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Saturday, May 30, 2020  Spokane, Washington  Est. May 19, 1883
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Outdoors blog

Bear shooting cases in court; Whitman wolf case still pending

Grizzly bears are expanding their range in the West. (Kim Keating / U.S. Geological Survey)
Grizzly bears are expanding their range in the West. (Kim Keating / U.S. Geological Survey)

WILDLIFE -- Do prosecutors see endangered species protections for wolves in Washington differently than the laws protecting grizzlies in Montana?  It's too early to say, but...

The Whitman County prosecutor's office reports today that no decision has been made on whether to prosecute the case of a man, described as a local farmer, who chased a wolf in a vehicle on Oct. 12 and shot it to death. Washington Department of Fish and Wildlife police turned over the evidence in the case to Prosecutor Denis Tracy on Nov. 19.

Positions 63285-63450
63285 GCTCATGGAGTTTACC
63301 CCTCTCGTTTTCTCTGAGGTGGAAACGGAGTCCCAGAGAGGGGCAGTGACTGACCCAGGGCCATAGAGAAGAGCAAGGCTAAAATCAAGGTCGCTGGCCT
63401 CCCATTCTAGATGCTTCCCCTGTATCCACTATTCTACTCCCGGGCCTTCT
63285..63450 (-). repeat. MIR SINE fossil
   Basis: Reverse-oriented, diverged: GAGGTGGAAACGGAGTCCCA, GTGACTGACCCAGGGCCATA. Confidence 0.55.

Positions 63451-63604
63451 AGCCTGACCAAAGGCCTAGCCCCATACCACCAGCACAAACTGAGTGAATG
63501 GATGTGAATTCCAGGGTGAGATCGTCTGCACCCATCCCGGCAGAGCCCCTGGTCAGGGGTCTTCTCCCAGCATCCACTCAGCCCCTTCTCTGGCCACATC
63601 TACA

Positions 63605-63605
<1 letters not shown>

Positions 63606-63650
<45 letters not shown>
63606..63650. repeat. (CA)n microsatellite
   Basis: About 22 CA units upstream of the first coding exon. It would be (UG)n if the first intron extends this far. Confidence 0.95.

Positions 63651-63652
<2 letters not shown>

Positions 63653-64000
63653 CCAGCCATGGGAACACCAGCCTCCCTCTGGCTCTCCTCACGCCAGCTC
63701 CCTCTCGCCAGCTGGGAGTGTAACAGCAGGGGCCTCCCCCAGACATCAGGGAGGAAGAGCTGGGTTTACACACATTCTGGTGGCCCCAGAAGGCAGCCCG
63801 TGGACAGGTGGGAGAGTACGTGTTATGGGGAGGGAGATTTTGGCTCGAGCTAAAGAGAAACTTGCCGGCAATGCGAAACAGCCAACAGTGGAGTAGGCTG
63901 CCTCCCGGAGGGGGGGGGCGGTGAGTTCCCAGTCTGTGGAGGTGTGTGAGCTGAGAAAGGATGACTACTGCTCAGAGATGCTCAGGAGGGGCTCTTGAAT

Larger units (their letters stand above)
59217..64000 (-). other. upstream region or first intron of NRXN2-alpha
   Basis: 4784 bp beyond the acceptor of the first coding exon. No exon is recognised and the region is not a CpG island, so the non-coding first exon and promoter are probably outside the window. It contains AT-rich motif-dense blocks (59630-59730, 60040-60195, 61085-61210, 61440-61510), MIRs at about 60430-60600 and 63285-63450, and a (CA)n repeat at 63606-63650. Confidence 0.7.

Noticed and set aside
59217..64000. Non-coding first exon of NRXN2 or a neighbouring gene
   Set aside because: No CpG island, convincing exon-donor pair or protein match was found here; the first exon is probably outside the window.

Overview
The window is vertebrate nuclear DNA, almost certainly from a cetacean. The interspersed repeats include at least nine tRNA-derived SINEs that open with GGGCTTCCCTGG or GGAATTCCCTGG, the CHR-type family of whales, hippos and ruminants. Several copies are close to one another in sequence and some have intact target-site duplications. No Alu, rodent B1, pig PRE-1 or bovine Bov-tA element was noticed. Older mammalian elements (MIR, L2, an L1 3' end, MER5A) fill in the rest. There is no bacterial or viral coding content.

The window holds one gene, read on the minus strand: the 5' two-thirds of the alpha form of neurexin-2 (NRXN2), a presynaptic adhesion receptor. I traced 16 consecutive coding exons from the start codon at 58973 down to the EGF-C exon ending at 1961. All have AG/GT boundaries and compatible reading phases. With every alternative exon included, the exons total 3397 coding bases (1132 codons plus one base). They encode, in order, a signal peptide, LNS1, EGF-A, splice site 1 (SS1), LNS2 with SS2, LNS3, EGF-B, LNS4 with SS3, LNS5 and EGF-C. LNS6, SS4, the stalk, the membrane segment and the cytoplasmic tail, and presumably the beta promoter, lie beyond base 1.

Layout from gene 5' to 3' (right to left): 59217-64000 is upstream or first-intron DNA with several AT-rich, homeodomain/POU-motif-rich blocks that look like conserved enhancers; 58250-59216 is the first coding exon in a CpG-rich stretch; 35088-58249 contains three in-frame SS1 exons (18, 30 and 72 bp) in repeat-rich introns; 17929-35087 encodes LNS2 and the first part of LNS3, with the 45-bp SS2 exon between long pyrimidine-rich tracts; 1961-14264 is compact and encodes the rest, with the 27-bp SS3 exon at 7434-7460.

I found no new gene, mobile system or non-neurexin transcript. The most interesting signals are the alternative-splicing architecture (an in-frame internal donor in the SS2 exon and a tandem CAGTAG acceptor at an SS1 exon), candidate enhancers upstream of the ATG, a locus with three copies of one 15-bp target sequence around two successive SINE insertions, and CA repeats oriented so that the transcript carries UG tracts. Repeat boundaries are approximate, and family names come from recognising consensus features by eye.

Meanwhile in Montana, a Bigfork-area resident, faces charges filed on Dec. 23 that he killed three grizzly bears in May allegedly because they were messing with his chickens.

On another level, the alleged ringleader in what’s been called the largest illegal black bear poaching case in Montana history was charged on Nov. 25 with five felonies.  Black bears do not have the specials protections afforded grizzlies, but big-game hunting rules still apply.

James “Jimmy” Harrison, 61, of Darby, and two other Ravalli County men were originally charged with misdemeanors for illegally killing nine black bears with the aid of bait last July.  The county prosecutor upgraded the charges on Harrison after a review of the case.

 



Rich Landers
Rich Landers joined The Spokesman-Review in 1977. He is the Outdoors editor for the Sports Department writing and photographing stories about hiking, hunting, fishing, boating, conservation, nature and wildlife and related topics.

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